HARLEY-DAVIDSON SPORTSTER 1200 iron review (from 2018)


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Next step: Driving and brakes

4 out of 5 (4/5)

Compared to the 883, the 1200 seems such a godsend that one wonders why anyone would buy the 883 again.

In fact, you can’t help but wonder if Harley is going to continue with the 883, especially with the Street 750 which is now the first step towards Harley ownership. The extra engine power makes it slightly more unruly when it comes to handling, but only when you really push it.

In town, from the traffic light around the corner, where this bike will spend most of its life, it really excels. If you’ve always loved the iron but wanted something a little more flair, this is the one you’ve been waiting for.

Ride quality and brakes

Next step: engine

4 out of 5 (4/5)

The old tale “Harley doesn’t go around corners” is a thing of the past and has been for some time. You can ride the new bikes pretty quickly, as long as you don’t mind dragging a peg or two.

Unfortunately, when Harley stuck the big engine in the iron, they didn’t update the rest of the chassis, suspension, or brakes. As a result, there’s a lot more speed to be gained between turns, without any additional help cleaning or managing it when it’s loaned out.

Without traction control, the extra torque also makes it easier to turn when exiting a corner. You really have to break it to make it squirm, so it would take a shank jumper to do it by accident, but there’s no doubt that it’s easier to get into a pickle on the 1200 than it is on the 883.


Next step: reliability

3 out of 5 (3/5)

Harley took the Forty-Eight’s 1202cc muscle mass and stuffed it under the Iron’s bulging shirt. Boosting capacity by 30% had an obvious effect on horsepower, so it now develops 66 hp and 73 lb-ft of torque – a significant jump from the 883 while still being compatible with the A2.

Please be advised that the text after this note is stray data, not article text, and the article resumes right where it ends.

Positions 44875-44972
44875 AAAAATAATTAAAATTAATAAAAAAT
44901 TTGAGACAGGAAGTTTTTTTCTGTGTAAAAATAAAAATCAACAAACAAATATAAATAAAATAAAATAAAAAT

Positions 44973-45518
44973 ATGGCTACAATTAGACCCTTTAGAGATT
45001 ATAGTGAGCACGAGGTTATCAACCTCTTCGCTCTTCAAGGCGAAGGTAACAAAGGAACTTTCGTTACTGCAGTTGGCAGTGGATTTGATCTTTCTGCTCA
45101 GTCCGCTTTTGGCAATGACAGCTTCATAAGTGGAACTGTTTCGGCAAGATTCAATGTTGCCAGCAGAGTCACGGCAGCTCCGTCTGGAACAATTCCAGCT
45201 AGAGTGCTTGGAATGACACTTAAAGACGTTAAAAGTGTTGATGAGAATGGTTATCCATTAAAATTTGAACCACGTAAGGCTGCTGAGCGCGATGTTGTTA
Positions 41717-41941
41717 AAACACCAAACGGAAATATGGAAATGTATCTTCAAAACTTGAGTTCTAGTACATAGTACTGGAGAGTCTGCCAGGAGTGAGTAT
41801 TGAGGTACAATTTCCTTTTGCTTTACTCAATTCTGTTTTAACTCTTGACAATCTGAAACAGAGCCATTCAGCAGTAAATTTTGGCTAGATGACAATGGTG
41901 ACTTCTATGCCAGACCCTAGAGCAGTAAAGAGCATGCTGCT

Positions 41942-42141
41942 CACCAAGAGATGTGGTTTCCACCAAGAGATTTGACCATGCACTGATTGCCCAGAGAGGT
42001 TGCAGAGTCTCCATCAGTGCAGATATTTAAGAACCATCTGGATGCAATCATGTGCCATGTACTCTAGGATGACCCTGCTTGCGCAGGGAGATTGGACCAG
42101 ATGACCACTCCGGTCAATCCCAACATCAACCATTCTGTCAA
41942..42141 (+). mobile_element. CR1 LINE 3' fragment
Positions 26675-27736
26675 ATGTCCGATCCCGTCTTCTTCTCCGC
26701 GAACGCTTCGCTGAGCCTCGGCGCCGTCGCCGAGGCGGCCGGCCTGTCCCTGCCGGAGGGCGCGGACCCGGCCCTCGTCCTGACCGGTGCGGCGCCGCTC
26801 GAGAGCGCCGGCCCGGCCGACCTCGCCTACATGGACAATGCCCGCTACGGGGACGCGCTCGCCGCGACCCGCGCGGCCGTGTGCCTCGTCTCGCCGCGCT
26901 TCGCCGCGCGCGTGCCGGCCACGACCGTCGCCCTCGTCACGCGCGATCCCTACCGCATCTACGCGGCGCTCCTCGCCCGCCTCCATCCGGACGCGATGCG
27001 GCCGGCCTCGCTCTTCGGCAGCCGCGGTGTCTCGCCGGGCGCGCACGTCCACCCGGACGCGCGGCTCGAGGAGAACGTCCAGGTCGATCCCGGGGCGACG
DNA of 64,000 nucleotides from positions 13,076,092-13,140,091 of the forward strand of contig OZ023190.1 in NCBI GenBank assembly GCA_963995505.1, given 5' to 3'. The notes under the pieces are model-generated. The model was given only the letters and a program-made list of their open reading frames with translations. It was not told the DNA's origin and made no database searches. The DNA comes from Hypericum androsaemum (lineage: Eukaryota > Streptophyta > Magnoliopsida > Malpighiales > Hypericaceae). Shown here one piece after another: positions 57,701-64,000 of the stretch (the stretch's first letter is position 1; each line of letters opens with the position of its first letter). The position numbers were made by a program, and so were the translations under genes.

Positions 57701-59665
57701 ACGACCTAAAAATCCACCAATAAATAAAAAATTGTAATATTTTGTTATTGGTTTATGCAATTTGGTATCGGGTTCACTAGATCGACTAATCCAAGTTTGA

This gives it a lot more handling around the corners and when you go for a fun ride you can just leave it in third gear and roll around on a wave of torque. Unfortunately, it’s now showing its age – the five-speed gearbox is clunky and the air-cooled cylinders roast you in traffic.

Reliability and build quality

Next step: value

5 out of 5 (5/5)

The quality of the parts fitted to Harleys is top notch these days and the engines have been around for so long that any issues have long been solved. The engines are oil tight and don’t really use much anymore, and the belt drive means they’re easy to get along with. Services are every 5,000 miles and because they use hydraulic valve lifters, valve clearances never need to be adjusted.

Value vs rivals

Next step: equipment

5 out of 5 (5/5)

The Iron 1200 costs just £ 500 more than the 883 model, which is about 1/3 the price of a 1200cc conversion, so the obvious question is why wouldn’t you buy the 1200? It’s also almost £ 2,000 cheaper than the Indian Scout and £ 1,300 cheaper than Triumph’s Bonneville Bobber, making it great value for money.


3 out of 5 (3/5)

As standard, all Sportsters come with a keyless ignition, alarm and immobilizer, which is a nice touch on an entry-level bike. The clocks are simple but there is a speed / tacho indicator hidden inside the small LCD screen. Like all big bikes now, ABS comes standard, but there’s no traction control or power modes.

The Iron 1200 is already pre-accessorized with a cafe racer seat, mini monkeys and a small front hood but if you want to change it up there is still the huge catalog of Harley parts.

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